Frogs in Myth & Legend (and the Leap into Books Giveaway Hop!)

LEAP DAY (Feb. 29) is a natural time to talk about FROGS (well, it seemed like it to me, LOL). Research turned up some great myths, legends and stories about these creatures. But my own fascination with frogs and toads began when my Welsh grandmother gave me a ceramic frog for my apartment when I left home. She told me that I should always have a frog in the house for good luck.

Stone frog in garden
Turns out that the ancient Romans thought house frogs were lucky too, and kept live frogs as mascots. Many cultures consider it a sign that money is coming to you if a frog enters the house. Finding a frog outside is lucky too, and if frogs live in your garden, good fortune will come to the house and all its occupants. In Scotland today, frogs have been considered lucky since Celtic times and there are often stone frogs kept in the garden. Frog figurines have traditionally been given as housewarming gifts there and in many other parts of the UK as well.
The Amazing Life Cycle of a Frog
Both the Egyptians and Greeks believed frogs possessed a creative force – they were symbols of inspiration (as a writer, maybe I need more frogs…) and many cultures equate them with great transformative powers and even reincarnation. After all, frogs and toads are every bit as amazing as butterflies. They go through vastly different phases in their lives – from eggs they hatch into gilled tadpoles that can only live underwater, and then gradually transform to air-breathing land creatures. It’s not surprising that frogs are also associated with personal growth and achievement.

A common toad
The ultimate achievement is shown in an old story about a toad who had fallen in love with the moon and wanted to go there more than anything. Everyone told the toad that it was impossible to leap so high. But the toad decided not to listen and began jumping. Each time it jumped, it went a little bit higher. After many, many jumps, it finally reached the moon! While western cultures perceive the shape of “man in the moon”, the Chinese point to the “toad in the moon” instead. In some Asian tales, eclipses occur when the toad tries to swallow the moon itself.

Heket, frog goddess
Since frogs lay enormous quantities of eggs, it’s only natural that they would become a fertility symbol. The Egyptians depicted the water goddess, Heket, as a frog or as a woman with the head of a frog. She ruled conception and birth, was the goddess of midwifery and protected new-born babies. Egyptian women seeking to conceive often wore amulets which depicted Heket as a frog sitting on a lotus flower. Women in childbirth also wore these amulets. It’s interesting that in ancient Mesoamerica, many tribes worshipped a corn goddess who took the form of a frog or a toad with many udders – just like Heket, she was the patron of childbirth and fertility.

Frogs also became potent symbols of abundance. They appeared in vast numbers during the annual flooding of the Nile and it wasn’t long before the Egyptians adopted the frog as their hieroglyph for an immense number – 100,000. In Chinese folklore, it was said that frog spawn fell from heaven, and so frog meat may be still be referred to as "heavenly chicken", especially in rice-growing areas!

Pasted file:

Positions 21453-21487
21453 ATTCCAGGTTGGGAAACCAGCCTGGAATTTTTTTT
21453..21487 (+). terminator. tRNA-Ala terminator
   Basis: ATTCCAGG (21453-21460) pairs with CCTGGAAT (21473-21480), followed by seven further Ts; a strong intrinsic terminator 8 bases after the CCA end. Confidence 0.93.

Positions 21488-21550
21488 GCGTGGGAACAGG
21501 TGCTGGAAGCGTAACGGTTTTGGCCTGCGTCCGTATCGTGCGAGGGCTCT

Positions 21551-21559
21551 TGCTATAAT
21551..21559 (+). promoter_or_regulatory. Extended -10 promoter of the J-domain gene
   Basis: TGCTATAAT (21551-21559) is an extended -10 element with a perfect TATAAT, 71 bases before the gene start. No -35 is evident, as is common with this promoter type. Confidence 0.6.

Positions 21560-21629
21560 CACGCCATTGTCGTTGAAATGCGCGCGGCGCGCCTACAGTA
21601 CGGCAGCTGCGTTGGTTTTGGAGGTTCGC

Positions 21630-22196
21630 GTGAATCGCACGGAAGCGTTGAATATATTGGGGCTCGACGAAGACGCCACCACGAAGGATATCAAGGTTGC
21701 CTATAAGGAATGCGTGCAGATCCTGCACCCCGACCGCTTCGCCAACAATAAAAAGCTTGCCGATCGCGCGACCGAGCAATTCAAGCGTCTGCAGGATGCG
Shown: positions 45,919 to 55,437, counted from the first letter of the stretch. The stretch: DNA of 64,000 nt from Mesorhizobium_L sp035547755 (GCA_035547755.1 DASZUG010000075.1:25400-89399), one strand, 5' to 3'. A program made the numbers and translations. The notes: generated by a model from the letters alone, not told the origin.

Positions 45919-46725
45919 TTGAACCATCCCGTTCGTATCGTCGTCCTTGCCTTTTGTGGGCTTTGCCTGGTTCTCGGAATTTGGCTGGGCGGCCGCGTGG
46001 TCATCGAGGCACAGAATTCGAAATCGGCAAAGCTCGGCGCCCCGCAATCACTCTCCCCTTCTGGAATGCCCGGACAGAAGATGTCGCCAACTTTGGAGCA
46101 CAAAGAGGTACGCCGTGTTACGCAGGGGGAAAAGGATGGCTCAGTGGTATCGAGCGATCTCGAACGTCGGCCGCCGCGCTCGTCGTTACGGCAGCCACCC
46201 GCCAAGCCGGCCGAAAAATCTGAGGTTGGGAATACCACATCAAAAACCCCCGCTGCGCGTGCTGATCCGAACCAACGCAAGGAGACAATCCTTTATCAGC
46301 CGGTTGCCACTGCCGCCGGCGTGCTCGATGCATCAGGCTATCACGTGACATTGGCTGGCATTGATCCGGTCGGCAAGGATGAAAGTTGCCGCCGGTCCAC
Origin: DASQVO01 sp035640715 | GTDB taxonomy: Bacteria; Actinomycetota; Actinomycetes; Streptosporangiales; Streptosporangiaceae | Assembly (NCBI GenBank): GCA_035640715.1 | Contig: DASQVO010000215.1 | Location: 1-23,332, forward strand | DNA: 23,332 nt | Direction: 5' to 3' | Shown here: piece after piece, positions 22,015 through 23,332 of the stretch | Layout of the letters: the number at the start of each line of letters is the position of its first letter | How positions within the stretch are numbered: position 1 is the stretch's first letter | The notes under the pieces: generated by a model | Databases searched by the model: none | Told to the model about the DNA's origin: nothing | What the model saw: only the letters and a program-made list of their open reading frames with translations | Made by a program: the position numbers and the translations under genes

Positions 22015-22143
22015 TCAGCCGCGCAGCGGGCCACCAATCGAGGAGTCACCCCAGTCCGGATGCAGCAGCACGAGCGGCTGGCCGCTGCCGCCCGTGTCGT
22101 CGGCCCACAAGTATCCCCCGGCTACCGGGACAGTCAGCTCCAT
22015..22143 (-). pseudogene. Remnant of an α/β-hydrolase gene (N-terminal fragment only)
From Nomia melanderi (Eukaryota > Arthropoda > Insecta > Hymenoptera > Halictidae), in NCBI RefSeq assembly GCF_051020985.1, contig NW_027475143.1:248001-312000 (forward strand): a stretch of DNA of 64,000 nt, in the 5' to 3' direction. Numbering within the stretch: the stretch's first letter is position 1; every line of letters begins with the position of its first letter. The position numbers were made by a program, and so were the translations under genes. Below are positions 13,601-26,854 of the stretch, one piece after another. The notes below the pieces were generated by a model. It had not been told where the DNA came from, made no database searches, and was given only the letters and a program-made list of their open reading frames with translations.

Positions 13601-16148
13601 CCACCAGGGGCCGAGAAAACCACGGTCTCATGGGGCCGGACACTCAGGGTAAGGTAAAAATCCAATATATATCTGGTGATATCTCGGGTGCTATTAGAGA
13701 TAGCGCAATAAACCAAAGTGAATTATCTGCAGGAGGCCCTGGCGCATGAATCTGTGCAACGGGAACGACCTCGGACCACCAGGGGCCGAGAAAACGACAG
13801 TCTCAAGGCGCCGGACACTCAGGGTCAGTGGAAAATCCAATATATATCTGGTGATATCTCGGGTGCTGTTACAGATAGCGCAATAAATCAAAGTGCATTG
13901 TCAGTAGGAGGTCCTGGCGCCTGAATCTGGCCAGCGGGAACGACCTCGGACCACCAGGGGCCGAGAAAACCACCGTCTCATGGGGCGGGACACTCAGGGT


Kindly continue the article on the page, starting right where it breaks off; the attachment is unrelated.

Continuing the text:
Frog brings fire to humans
Frogs and toads have appeared in ancient stories as heroes and benefactors of the human race. In Native American legends of the Southwest, the Frog is usually depicted carrying a piece of wood in its mouth, because the Mojave people believe it was the Frog who brought fire to humans. In some stories, Australia’s Aboriginal peoples credited the frog with bringing rain to make the plants grow. In Aztec folklore, the god Quetzacoatl assumed the form of a little blue frog in order to bring “the food of the gods” to humans – cocoa!

Frog soup?
Frogs and toads have often been associated with healing powers. A supposed cure for thrush, sore throat, and colds was holding a live frog with its head in the patient's mouth! As the frog breathed, it was said to draw the illness away from the patient and into itself. Warts were said to be cured by rubbing a frog or toad across them (which is odd, since there are so many old wives tales about frogs and toads causing warts!) Eating frog soup was said to cure whooping cough.

Chan Chu, the money toad
By the way, frogs and toads were usually interchangeable in myth and legend. A three-legged toad named Chan Chu is the traditional pet of the immortal Liu Hai, Chinese god of wealth. The toad is usually pictured with red eyes and a gold coin in its mouth, and is usually sitting on a pile of coins as well. Figurines of Chan Chu are used in the practice of Feng Shui in order to attract wealth both at home and at work. Businesses often keep a statue of Chan Chu near their cash register, and in the home, Chan Chu is never placed facing the door. The frog is to be placed as if he has just entered the home, bringing abundance with him!



OVER 200 BOOK-RELATED BLOGS ARE PARTICIPATING!!! That means lots of chances for YOU to WIN! Each blog on the list hosts a giveaway and all hosts are linked up so you can HOP from one blog to another!  (You don't have to visit them all - each has their own giveaway that is separate from all others.)


Congrats to June M!  Her name was drawn from the big blue mixing bowl as the winner of my giveaway.  Thanks to EVERYONE who stopped by and left a comment. I really enjoyed reading them. :) 

My next giveaway will be during the Feelin Lucky Giveaway Hop beginning March 7!

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